Wednesday, 16 January 2013

Chap Chye


Ah, January, the month of austerity and dieting. I did try, I really did but in making Chap Chye, some pork ribs just happened to slip in. I couldn't help it; they slipped out of the pack, shimmied their way under my knife and leapt into the pot. There really was nothing I could do about it. Otherwise though, this is a nice and healthy stew. 

Of Nyonya origin, this is normally vegetarian but sometimes not. Fermented red bean curd is usually used to flavour it and it's not for the faint-hearted. Open the lid of the jar and give it a good whiff - chances are you'll do a little retch. Fish a cube out, mash it, and then fry it and the smell transforms, much like the Thai shrimp paste (which actually I like the smell of pre and post cooking. I know I am in the minority here). 


The main components of this stew are mostly dried which makes it pretty handy to have the ingredients at hand. They're also mainly found at Chinese supermarkets. Cabbage and carrots cooked within it make the stew sweet from the vegetables, and deeply earthy from the mushrooms. Shiitake mushrooms and black fungus are both used, creating a good contrast in textures; you get squidgy and crunchy and slippery all at once. Eaten with a bit of rice, this was comforting and warming. 

Chap Chye

Serves 4 with rice and a vegetable side dish

50gr pork ribs or pork belly, chopped into bitesize chunks
8 dried shiitake mushrooms
20gr dried black fungus
1 carrot, peeled and roll cut
A few leaves of white cabbage or napa cabbage, cut into squares
6 sticks of dried tofu bamboo
A few dried lily bulbs (optional if you can find them)
50gr glass noodles, soaked in hot water
1 cube of red fermented beancurd
5 cloves of garlic, minced
1 inch of ginger, minced
1 tsp sugar
1 tbsp oyster sauce
1 tsp dark soy sauce
2 tsp light soy sauce
1 stalk of spring onion
1 tsp sesame oil

Place the mushrooms and black fungus in a large bowl and cover with boiling water. Cover with a small plate and leave for 15 mins. Do the same in another bowl with the tofu bamboo and lily bulbs.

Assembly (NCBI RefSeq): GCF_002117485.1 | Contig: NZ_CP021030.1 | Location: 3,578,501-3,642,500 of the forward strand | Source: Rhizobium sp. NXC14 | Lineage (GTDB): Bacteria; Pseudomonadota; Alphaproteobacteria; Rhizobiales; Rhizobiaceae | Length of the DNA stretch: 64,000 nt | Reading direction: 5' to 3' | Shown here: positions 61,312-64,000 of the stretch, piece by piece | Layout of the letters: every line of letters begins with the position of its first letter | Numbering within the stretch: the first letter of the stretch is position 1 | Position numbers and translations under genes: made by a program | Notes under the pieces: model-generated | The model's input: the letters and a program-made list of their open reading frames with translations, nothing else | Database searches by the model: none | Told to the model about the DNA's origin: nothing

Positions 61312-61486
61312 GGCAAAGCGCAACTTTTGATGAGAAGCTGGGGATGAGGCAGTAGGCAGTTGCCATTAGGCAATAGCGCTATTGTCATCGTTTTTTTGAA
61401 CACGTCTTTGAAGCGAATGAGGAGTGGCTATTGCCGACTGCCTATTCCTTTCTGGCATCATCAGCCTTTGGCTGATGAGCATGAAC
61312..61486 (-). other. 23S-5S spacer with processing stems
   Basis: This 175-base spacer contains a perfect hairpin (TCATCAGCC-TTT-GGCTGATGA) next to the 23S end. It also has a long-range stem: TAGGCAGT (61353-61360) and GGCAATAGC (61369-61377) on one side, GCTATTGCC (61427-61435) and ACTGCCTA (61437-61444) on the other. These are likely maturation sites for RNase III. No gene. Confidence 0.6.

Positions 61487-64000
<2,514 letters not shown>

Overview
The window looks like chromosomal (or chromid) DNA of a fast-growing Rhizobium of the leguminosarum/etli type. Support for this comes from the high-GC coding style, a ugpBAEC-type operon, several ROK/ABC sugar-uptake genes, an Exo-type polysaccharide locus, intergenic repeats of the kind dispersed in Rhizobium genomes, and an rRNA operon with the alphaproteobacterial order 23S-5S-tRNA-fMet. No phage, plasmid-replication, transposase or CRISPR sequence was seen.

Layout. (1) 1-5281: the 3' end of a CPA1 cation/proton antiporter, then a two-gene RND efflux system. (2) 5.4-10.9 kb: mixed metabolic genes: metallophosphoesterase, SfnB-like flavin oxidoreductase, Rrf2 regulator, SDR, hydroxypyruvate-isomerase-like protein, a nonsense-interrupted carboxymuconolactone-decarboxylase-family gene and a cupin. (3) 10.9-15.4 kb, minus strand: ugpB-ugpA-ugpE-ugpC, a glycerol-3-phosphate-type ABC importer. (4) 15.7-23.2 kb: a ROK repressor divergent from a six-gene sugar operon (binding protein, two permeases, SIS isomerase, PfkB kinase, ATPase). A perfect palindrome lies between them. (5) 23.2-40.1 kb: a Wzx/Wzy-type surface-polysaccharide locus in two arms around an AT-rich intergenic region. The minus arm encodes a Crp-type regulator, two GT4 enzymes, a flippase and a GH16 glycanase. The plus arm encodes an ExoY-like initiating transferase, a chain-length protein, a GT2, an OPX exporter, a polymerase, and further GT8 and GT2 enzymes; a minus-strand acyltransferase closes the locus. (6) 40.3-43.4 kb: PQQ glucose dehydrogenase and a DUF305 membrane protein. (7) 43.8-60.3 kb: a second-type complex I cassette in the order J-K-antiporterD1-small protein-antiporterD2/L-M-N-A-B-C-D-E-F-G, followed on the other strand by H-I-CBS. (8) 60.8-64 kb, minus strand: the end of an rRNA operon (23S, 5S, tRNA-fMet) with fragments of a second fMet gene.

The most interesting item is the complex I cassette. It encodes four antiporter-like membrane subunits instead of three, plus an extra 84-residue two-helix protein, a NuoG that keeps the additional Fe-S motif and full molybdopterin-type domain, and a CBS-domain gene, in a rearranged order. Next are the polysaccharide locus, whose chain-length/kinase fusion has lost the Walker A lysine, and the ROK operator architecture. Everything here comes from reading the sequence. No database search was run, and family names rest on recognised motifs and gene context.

Heat up the wok with a tablespoon of oil. Add the pork ribs and brown well. Turn the heat down and add the mashed red beancurd and the garlic and ginger. 

Add the carrot and mix well. Reserve the mushroom water and slice the shiitake mushroom in half, discarding the stem. Add to the wok, along with the black fungus (chopped into bite size pieces). Add the mushroom water (though strain, as it may be gritty) which should be at around 200ml and then add the oyster sauce, soy sauces and sugar. Add the tofu bamboo and lily buds and simmer for 30 mins gently. Add a little more water if it's looking dry. Add the cabbage and stir until combined, simmer for another 15 minutes for white cabbage, 5 minutes for napa cabbage. Finally add the drained noodles and simmer for a few more minutes, it should thicken up a little. 

Garnish with spring onion sliced diagonally, and drizzle the sesame oil over it. 

6 comments:

PlumLeaf 李葉 said...

My mum makes this dish to be eaten on first day of Chinese New Year. She believes in going Veggie that one day. No pork ribs sliding in there though :p
(Or anything as flavoursome as garlic, ginger, spring onion...think it's a Bhuddhism kinda thing.)

Shu Han said...

my memory of chap chye was never vegetarian anyway. i think my mum also has very naughty pork (belly) that slips in on its own. pork stock, and dried shrimps too, they all ACCIDENTALLY slip in. oh dear.

catty said...

I also love the smell of shrimp paste pre and post! This looks so good.. my dad used to make it a lot but haven't for a while. Might need to put in a request when he comes to visit me!

Paddy Waller said...

Sounds mouthwateringly delicious.What are lily bulbs?

point of sale australia said...

This dish looks delicious and easy to make. Will try out this one at home. Thanks for the recipe.

Appetizer Blog said...

Things that shouldn't be are always making desperate leaps into my dishes. They taste so good that I rarely ask them to leave. This looks yummy, will have to give something like this a try.